- Rhymes: -aɪən
cion (plural cions)
- (chiefly in botanical senses) Alternative spelling of scion.
- 1621–1626 (published posthumously in 1627): Francis Bacon, Sylva Sylvarum : or, A Natural History ; in ten centuries, century V, Experiments in consort touching the putting back or retardation of germination, ¶ 421; reprinted in:
- 1838, The works of Lord Bacon : with an introductory essay, and a portrait ; in two volumes, volume 1, page 133 (London : William Ball, Paternoster Row ; stereotyped and printed by John Childs and son)
- 421. Men have entertained a conceit that showeth prettily ; namely, that if you graft a late-coming fruit upon a stock of a fruit-tree that cometh early, the graft will bear early ; as a peach upon a cherry ; and contrariwise, if an early-coming fruit upon a stock of a fruit-tree that cometh late, the graft will bear fruit late ; as a cherry upon a peach. But these are but imaginations, and untrue. The cause is, for that the cion overruleth the stock quite : and the stock is but passive only, and giveth aliment, but no motion to the graft.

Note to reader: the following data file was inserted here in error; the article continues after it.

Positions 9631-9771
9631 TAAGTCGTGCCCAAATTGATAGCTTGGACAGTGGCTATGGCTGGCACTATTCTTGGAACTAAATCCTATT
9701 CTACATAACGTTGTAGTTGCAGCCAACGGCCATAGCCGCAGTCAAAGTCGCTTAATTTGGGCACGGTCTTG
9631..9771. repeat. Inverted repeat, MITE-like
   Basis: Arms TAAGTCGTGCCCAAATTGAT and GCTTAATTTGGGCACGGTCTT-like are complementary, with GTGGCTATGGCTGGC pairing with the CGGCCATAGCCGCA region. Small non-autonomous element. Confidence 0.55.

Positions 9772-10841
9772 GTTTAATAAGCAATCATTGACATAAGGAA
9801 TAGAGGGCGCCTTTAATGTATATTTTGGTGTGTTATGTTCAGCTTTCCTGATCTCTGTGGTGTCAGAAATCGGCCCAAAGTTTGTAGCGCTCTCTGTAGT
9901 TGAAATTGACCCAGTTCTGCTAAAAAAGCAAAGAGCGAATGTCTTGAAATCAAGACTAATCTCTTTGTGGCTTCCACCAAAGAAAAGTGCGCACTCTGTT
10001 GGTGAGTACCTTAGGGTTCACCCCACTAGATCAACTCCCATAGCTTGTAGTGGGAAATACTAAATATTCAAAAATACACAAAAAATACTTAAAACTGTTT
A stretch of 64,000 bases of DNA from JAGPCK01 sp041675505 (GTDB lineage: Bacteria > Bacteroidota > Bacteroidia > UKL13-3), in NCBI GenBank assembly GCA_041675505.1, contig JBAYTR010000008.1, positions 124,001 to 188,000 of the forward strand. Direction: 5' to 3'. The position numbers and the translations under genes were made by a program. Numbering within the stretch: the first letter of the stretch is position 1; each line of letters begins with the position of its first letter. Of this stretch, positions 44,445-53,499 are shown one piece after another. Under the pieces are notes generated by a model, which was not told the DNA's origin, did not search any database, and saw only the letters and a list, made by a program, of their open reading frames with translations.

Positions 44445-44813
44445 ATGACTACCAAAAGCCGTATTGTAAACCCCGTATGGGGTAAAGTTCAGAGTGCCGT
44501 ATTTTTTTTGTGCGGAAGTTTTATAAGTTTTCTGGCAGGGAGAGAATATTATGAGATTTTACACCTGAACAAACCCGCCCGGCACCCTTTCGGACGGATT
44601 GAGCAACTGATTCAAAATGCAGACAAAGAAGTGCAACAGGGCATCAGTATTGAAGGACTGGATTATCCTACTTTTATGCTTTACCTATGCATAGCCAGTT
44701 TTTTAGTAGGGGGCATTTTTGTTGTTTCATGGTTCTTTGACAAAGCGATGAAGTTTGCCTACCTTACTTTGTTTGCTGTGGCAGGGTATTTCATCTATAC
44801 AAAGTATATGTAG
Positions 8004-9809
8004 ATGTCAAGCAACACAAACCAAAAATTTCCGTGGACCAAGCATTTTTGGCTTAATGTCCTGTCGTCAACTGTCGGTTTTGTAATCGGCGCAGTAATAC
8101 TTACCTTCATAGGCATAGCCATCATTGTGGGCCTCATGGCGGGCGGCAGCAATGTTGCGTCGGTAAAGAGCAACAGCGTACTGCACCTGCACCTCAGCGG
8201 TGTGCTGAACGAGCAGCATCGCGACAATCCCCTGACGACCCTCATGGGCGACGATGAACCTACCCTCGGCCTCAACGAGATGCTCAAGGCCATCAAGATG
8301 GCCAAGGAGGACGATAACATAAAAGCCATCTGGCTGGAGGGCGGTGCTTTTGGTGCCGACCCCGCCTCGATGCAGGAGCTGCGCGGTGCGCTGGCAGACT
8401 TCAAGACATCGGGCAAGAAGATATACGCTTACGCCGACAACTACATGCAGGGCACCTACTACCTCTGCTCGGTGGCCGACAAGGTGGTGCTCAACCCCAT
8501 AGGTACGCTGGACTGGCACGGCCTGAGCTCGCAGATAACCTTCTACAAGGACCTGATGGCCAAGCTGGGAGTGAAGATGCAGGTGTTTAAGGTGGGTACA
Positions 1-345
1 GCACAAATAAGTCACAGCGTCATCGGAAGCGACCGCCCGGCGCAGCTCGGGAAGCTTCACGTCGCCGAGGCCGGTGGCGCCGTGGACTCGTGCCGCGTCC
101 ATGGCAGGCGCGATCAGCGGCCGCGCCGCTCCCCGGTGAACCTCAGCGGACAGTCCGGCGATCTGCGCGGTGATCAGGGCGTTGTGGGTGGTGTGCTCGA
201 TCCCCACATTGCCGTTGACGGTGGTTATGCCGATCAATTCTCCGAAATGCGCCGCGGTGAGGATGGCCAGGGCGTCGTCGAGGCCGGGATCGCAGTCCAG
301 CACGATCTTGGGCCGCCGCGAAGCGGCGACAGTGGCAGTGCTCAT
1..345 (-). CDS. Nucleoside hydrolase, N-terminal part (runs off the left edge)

From Old Irish cin (“guilt, fault, crime, offence; payment due, levy, exaction; booty, plunder; victory, triumph, success; share, due portion; love, affection; esteem, respect; ”).
Noun 1 
cion m (genitive ceana)
Derived terms 
Noun 2 
cion m (genitive cion)
Derived terms 
Noun 3 
|Note: Some of these forms may be hypothetical. Not every
possible mutated form of every word actually occurs.
Scottish Gaelic 
cion m (genitive cion, no plural)